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Thursday, March 1, 2012

A Modern Love Affair: Lynn Tilton and the U.S. Army

By Andrew Drwiega, Military Editor

Lynn Tilton speaking during her Heli-Expo 2012 press conference.

Lynn Tilton’s press conference at every Heli-Expo is always one keenly anticipated by the media, as Tilton herself freely admitted: “They come more to see what I am wearing than what I am saying.”

But MD Helicopters is now less in need of her flamboyance than at any time since Patriarch Partners (her investment company) took control in 2005. The clincher to this change has been that MD Helicopters has now tasted the so long-forbidden fruit of U.S. Army purchasing and the revenue it generates.

In March 2011, MD Helicopters won the contract to supply six MD530F helicopters through the Department of the Army to be used in Shindand, Afghanistan to train Afghan Air Force pilots. There are a further 54 options outstanding. The contract is categorized as Non-Standard Rotary Wing Aircraft (NSRWA).

MD Helicopters showcased the AH-6i and the Little Bird as part of its Heli-Expo display. Photos by Andrew Parker
“That brought us together as a company,” said Tilton, adding that she has never been more proud of her employees’ reaction when given “the opportunity to perform.”

“We proved ourselves to be more than valid. We delivered six helicopters in six months to Afghanistan and we are now assisting in the training Afghanistan pilots... We took a group of people [MD employees] and pushed them hard so that they could taste success.”

This resulted in 2011 being a year of “stability and finding our balance to move forward,” something she has demonstrably longed for during the hard times of working to return the ‘lame duck’ company back to respectability and credibility. For the Army to partner with her again, after the dark days early on of bad feelings when they selected Bell’s ARH-70A Arapaho (later canceled) armed reconnaissance helicopter instead of her Little Birds, represents a great achievement. It is not something that would have happened even two years ago. In fact, this one event was “the highlight of her year.” Tilton can also see further military riches on the horizon as Boeing pushes the AH-6i into the world market as a mini-Apache “with attitude.” There is a first order of 24 aircraft with more to follow. She’s had setbacks too. When the helicopter EMS contract for the Saudi Red Crescent and its potential to rapidly widen into a Gulf Cooperation Council project fell through, she personally lost millions of dollars over the deal.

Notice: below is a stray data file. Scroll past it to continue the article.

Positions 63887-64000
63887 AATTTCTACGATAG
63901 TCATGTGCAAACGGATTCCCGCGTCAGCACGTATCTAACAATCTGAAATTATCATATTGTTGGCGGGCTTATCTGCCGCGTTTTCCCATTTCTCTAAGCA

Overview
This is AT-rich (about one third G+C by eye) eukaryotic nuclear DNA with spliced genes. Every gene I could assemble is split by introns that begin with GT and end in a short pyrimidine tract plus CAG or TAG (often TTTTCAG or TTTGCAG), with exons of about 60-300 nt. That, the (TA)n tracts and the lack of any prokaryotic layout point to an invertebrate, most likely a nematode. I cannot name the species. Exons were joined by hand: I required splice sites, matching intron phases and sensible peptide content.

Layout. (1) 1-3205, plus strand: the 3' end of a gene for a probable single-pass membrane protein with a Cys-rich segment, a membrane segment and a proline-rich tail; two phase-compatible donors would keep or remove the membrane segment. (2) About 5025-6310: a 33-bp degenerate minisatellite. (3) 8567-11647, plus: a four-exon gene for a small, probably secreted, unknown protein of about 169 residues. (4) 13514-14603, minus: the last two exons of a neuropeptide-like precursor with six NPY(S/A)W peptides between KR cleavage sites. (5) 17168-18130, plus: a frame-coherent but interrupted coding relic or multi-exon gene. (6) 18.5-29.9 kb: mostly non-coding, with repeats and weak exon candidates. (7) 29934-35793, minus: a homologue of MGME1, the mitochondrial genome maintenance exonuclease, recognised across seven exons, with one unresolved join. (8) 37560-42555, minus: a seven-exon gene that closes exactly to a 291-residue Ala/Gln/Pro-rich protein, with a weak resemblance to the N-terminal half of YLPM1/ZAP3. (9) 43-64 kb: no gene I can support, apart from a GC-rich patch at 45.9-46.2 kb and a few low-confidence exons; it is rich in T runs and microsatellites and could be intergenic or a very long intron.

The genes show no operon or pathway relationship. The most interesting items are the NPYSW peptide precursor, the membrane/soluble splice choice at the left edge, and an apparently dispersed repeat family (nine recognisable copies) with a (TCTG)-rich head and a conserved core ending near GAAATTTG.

“Next year we will be talking about our new aircraft,” she concluded. “I am excited about the future—more excited today than I have felt in a long time.” She is still backing America and the rise of China and its strategic inroads into American business and way of life fires the “just bubbling below the surface” patriotism that she is (in)famous for. Perhaps an example of this new confidence is the fact that she was talking about a NOTAR roadshow to educate “the masses” about the benefits that technology brings over the standard tail rotor.

“We need to start marketing that with great force,” she said. If Tilton has moved to addressing such issues, the days of merely fighting for survival look to be in the rear-view mirror.

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